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    If you pulse a LED, its going to turn on, brightness determined by duty cycle.  The only exception is if you pulse it significantly faster than the corner frequency of the low pass filter formed by its junction capacitance and its series resistor, (which for a typical LED is likely to be a few tens of MHz - so well out of range of what an 8 bit PIC can do) *AND* its Vf is significantly greater than the average voltage across it due to the low pass filtered waveform duty cycle.
     
    To fade a LED effectively you need to vary the duty cycle while keeping the pulse frequency well above 60Hz (>100Hz is good).   As the eye's response to light intensity is quasi-logarithmic you need much finer steps at the low end of the duty cycle range to get smooth dimming.

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    Antipodean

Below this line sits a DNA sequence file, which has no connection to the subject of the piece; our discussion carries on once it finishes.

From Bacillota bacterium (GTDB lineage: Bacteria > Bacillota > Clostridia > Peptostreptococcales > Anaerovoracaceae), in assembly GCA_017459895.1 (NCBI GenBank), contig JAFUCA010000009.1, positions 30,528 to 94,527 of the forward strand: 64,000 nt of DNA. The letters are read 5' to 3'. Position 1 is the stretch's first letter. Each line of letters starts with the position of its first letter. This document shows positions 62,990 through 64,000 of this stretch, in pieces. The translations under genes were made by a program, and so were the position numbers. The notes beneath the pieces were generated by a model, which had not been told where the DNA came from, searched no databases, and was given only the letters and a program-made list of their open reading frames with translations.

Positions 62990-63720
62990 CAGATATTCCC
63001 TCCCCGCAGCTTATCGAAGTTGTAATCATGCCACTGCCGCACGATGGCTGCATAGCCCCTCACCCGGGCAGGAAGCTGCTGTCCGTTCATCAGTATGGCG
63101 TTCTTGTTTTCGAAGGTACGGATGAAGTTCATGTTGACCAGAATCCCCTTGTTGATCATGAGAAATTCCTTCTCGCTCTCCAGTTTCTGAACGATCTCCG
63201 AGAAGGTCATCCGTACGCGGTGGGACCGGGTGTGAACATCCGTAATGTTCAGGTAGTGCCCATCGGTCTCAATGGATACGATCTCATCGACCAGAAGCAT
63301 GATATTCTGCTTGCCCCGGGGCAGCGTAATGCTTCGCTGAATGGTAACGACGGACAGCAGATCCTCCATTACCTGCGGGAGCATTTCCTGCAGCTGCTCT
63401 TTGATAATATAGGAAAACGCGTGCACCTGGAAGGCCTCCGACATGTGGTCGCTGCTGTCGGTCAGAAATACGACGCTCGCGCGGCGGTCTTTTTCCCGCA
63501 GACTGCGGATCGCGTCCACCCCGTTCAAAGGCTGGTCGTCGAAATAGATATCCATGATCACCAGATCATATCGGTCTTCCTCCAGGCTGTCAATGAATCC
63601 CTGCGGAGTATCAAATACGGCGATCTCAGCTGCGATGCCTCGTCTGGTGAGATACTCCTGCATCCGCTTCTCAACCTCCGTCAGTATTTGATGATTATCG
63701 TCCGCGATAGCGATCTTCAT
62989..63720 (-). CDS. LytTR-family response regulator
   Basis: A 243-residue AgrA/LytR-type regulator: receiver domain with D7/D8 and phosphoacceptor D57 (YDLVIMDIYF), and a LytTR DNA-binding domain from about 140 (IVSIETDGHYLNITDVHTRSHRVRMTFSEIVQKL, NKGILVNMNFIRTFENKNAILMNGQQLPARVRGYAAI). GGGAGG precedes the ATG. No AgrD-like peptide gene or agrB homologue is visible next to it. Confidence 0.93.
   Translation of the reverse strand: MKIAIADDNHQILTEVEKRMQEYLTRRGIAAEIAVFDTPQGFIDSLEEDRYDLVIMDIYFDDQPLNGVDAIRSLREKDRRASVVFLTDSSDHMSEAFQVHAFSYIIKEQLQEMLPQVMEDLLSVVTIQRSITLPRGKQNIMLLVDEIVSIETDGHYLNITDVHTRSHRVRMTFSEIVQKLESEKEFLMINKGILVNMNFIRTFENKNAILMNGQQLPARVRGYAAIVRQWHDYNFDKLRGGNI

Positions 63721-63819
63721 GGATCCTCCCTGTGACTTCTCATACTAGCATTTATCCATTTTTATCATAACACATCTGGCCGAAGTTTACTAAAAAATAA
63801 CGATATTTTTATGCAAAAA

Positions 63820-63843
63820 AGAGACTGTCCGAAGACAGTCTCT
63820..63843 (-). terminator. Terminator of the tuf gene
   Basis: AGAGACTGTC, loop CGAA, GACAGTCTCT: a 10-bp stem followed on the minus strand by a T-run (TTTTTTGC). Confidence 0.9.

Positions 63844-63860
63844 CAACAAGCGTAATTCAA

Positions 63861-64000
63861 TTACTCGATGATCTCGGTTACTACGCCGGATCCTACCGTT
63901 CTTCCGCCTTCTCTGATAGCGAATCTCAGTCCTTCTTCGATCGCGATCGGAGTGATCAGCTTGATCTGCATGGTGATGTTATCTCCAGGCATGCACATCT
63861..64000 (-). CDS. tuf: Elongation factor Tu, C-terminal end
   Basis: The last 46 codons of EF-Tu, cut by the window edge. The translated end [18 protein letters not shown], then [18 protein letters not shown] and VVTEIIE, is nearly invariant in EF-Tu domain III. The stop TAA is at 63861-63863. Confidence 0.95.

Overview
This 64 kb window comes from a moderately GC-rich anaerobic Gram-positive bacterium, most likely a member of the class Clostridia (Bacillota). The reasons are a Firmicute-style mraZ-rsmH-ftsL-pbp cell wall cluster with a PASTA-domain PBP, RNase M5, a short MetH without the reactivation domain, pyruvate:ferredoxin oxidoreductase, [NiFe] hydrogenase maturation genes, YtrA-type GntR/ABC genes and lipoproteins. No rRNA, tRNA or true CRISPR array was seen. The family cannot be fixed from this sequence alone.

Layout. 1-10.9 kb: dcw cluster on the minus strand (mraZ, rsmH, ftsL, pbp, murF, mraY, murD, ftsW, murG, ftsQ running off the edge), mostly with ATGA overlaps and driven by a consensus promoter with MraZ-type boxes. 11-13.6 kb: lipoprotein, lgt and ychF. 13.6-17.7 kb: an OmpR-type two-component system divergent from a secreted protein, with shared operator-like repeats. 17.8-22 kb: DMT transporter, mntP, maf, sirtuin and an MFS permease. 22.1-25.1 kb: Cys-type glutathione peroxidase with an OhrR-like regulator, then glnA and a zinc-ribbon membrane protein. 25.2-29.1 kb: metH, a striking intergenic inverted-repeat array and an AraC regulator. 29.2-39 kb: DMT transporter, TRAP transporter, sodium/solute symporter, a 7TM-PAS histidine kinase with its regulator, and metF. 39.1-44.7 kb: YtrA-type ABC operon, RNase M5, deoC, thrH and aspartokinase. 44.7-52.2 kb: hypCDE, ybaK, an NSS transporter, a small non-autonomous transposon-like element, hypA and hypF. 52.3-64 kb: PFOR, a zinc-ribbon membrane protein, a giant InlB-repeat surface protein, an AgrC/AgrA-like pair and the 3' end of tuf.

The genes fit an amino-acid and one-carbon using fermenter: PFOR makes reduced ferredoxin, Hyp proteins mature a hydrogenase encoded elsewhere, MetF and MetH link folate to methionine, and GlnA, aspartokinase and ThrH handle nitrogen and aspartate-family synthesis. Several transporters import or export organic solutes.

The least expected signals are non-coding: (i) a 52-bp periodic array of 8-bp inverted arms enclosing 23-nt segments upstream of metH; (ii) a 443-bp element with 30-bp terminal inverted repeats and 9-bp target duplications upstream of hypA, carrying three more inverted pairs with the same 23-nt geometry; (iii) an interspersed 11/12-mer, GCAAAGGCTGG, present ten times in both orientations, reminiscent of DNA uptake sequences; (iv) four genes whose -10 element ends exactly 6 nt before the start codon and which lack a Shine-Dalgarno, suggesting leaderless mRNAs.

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    Re: I have a question about fading out an LED. 2017/12/24 05:56:28 (permalink)
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    I cannot remember if a 16F883 has a PWM module, but if it has, as already mentioned, then this makes doing what you want ridiculously easy.
     
    I did a similar thing on a PIC24 using a PWM module for a heartbeat LED. I had an interrupt every time the PWM output changed state, then in the interrupt routine I incremented the value loaded into the PWM holding register until it reached a predetermined high value, after which I decremented it until it reached a predetermined low value. I experimented with the high and low threshold values to produce a nice fade up and down. I think I had it pulsing the LED at about a kHz, and was using a 16 bit PWM. You may need to vary the pulse frequency down a bit (but don't go below about 100Hz as already mentioned) if you have less PWM bits.